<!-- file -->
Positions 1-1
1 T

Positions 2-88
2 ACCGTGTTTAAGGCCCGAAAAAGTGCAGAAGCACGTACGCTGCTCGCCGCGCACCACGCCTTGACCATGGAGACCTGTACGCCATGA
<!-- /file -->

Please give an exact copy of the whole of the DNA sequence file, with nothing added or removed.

Positions 1-1
1 T

Positions 2-88
2 ACCGTGTTTAAGGCCCGAAAAAGTGCAGAAGCACGTACGCTGCTCGCCGCGCACCACGCCTTGACCATGGAGACCTGTACGCCATGA